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The most recent layoff at Career Karma highlights the new challenge for edtech

Navigational learning environment Less than five months after laying off 60 employees, Career Karma has reportedly fired off another 22 workers throughout its worldwide and local workforce. CEO and co-founder Ruben Harris confirmed the layoffs.

There is still more to be done, as this layoff demonstrates, even as many edtech businesses try to right-size their employees. Harris’s email to the surviving employees captures the tension of the present: formerly enthusiastic business clients are still debating whether or not to sign up for new products, resulting in protracted sales cycles and uncertainty.

Harris stated in the email, “Now that we have begun to sign clients it’s evident that we made the correct choice last year to appropriately size the firm so that we can centre Career Karma on working with employers.” It’s crucial that we allow ourselves time to engage with Fortune 1000 firms to find out how they’ll adapt to the macroeconomic climate, which is now unknown. Career Karma is in a precarious position as the market shifts because of the nature of its business. Code school BloomTech (formerly Lambda School) let off half of its workforce only last month in an effort to turn a profit.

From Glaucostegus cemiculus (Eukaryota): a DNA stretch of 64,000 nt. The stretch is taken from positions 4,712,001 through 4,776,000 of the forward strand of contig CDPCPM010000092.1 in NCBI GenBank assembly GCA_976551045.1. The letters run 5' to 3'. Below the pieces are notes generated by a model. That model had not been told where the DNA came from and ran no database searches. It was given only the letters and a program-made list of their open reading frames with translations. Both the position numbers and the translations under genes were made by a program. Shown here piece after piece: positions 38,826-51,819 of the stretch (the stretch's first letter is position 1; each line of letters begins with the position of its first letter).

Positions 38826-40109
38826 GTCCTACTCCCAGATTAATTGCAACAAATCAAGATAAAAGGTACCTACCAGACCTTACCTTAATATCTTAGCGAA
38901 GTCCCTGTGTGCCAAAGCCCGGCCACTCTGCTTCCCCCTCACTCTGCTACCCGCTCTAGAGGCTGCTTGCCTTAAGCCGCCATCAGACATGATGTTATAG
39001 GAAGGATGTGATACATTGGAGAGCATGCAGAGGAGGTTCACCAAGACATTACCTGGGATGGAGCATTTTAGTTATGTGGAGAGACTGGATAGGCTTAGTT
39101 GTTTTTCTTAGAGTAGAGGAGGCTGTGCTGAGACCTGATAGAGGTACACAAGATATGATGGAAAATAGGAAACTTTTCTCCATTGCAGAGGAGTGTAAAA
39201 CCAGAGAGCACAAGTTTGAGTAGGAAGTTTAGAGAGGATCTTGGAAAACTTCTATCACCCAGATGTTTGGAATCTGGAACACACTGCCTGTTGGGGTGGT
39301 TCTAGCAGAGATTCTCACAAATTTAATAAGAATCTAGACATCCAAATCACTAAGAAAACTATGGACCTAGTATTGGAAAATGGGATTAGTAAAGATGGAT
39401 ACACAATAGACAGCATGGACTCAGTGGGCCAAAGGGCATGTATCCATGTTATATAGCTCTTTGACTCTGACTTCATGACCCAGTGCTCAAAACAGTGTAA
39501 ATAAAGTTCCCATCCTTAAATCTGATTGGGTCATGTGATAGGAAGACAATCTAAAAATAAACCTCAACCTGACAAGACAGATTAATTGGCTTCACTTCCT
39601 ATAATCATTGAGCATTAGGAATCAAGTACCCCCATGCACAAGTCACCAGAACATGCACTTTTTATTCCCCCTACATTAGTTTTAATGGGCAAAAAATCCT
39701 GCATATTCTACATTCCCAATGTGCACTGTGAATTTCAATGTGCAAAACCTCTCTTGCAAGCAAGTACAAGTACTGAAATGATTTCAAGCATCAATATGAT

During the most recent round of layoffs at Career Karma, CEO Adam Harris stressed that the company now had three years of runway thanks to a $40 million Series B round that had just completed. Today’s round of layoffs gives Career Karma’s founders five more years to build the company.

Reported that anytime investment slows, the “stretching your runway” method becomes popular. The fact that Career Karma has increased the standard three-year rule of thumb to five years indicates that this guideline may become even more cautious if the recession persists. When asked by TechCrunch via email, Harris said, “I always [want] to have the choice to raise, I just don’t want to be compelled to raise.”

Despite the layoffs, Harris has verified that none of Career Karma’s C-suite executives were among the 80 employees that were let go. A two-month severance package and extended benefits were provided to those affected. Career guidance was also made available to recent graduates through the app.